To Chang Chung-yuan
Dear Sir, 26 June 1950
I have read your pamphlet with great interest and I can tell you that I fundamentally agree
with your views.
I see Taoism in the same light as you do.
I’m a great admirer of Ch’uang-tze’s philosophy.
I was again immersed in the study of his writings when your letter arrived in the midst of it.
You are aware, of course, that Taoism formulates psychological principles which are of a very universal nature.
As a matter of fact, they are so all-embracing that they are, as far as they go, applicable to any part of humanity.
But on the other hand just because Taoist views are so universal, they need a re-translation and specification when it comes to the practical application of their principles.
Of course it is undeniable that general principles are of the highest importance, but it is equally important to know in every detail the way that leads to real understanding.
The danger for the Western mind consists in the mere application of words instead of facts.
What the Western mind needs is the actual experience of the facts that cannot be substituted by words.
Thus I’m chiefly concerned with the ways and methods by which one can make the Western mind aware of the psychological facts underlying the concept of Tao, if the latter can be called a concept at all.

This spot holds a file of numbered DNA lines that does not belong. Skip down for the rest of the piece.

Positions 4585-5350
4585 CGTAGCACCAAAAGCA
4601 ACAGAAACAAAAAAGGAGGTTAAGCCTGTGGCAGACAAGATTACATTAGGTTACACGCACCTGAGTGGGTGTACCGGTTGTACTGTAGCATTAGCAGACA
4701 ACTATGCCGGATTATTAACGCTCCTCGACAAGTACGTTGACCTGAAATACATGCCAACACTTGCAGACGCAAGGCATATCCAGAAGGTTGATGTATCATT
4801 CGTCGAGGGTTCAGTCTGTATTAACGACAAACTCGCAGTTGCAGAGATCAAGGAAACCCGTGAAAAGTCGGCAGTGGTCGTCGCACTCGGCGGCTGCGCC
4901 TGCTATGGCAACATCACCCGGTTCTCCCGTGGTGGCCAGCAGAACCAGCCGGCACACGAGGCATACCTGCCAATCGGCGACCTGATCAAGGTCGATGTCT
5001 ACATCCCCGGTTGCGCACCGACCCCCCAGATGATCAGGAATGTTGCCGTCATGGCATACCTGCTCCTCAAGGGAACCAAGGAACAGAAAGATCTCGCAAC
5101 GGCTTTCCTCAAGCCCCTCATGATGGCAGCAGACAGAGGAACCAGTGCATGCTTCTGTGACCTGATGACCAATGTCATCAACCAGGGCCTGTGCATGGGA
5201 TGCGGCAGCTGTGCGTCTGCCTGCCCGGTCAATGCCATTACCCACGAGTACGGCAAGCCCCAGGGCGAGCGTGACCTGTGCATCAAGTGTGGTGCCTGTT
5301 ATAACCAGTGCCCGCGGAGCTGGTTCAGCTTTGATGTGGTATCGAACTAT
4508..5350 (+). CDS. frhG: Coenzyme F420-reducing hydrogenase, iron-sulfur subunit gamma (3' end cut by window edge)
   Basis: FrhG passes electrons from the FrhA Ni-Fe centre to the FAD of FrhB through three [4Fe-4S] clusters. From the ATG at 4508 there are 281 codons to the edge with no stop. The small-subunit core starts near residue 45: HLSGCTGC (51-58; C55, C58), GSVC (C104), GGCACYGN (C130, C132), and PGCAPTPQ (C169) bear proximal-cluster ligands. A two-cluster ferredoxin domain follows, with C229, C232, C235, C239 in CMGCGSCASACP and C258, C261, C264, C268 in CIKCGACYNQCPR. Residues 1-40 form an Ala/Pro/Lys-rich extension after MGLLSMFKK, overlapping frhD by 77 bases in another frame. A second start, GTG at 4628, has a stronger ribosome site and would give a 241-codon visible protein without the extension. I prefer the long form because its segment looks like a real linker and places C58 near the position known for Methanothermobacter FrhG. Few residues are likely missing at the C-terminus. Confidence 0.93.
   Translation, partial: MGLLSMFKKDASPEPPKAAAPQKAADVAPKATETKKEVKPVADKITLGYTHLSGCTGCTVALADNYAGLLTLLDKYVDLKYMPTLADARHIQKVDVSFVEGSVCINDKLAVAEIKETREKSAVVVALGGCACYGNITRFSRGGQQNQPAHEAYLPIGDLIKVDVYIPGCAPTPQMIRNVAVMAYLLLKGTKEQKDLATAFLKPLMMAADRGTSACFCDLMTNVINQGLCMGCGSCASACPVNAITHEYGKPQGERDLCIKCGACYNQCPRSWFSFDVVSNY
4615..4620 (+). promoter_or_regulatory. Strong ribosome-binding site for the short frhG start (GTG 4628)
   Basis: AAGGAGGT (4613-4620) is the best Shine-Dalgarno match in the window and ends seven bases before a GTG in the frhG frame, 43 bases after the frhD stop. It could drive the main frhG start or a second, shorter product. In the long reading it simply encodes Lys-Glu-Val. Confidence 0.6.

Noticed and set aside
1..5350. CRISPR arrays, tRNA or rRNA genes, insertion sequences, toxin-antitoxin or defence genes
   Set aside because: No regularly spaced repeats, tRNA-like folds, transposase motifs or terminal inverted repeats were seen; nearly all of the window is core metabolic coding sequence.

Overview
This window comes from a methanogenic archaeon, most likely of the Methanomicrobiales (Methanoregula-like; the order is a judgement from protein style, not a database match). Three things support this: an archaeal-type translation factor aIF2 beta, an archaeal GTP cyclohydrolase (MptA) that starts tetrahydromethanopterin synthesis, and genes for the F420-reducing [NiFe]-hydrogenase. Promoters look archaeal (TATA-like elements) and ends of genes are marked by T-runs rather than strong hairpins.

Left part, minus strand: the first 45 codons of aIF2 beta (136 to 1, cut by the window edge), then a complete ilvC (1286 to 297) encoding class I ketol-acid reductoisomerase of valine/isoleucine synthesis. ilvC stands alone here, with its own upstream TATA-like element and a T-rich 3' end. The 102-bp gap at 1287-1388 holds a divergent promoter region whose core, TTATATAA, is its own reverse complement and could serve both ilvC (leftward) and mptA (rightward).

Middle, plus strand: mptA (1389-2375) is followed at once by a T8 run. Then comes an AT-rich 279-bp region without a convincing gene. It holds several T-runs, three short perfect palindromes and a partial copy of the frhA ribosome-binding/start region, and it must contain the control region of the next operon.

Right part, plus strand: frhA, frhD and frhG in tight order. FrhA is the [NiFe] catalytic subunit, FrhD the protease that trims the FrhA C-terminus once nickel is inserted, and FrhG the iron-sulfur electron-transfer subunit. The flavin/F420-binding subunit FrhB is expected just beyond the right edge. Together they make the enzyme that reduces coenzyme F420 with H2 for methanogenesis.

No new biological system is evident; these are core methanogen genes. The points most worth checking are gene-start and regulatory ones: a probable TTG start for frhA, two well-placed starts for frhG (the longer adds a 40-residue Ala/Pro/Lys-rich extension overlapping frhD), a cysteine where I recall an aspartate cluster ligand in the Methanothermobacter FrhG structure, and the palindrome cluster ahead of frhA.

The way you put it is in danger of remaining a mere idealism or an ideology to the Western mind.
If one could arrive at the truth by learning the words of wisdom, then the world would have been saved already in the remote times of Lao-tze.
The trouble is, as Ch’uang-tze rightly says, that the old masters failed to enlighten the world, since there weren’t minds enough that could be enlightened.
There is little use in teaching wisdom.
At all events wisdom cannot be taught by words.
It is only possible by personal contact and by immediate experience.
The great and almost insurmountable difficulty consists in the question of the ways and means to induce people to make the indispensable psychological experiences that open their eyes to the underlying truth.
The truth is one and the same everywhere and I must say that Taoism is one of the most perfect
formulations of it I ever became acquainted with.
C.G. Jung ~Carl Jung, Letters Vol. 1, Pages 559-560
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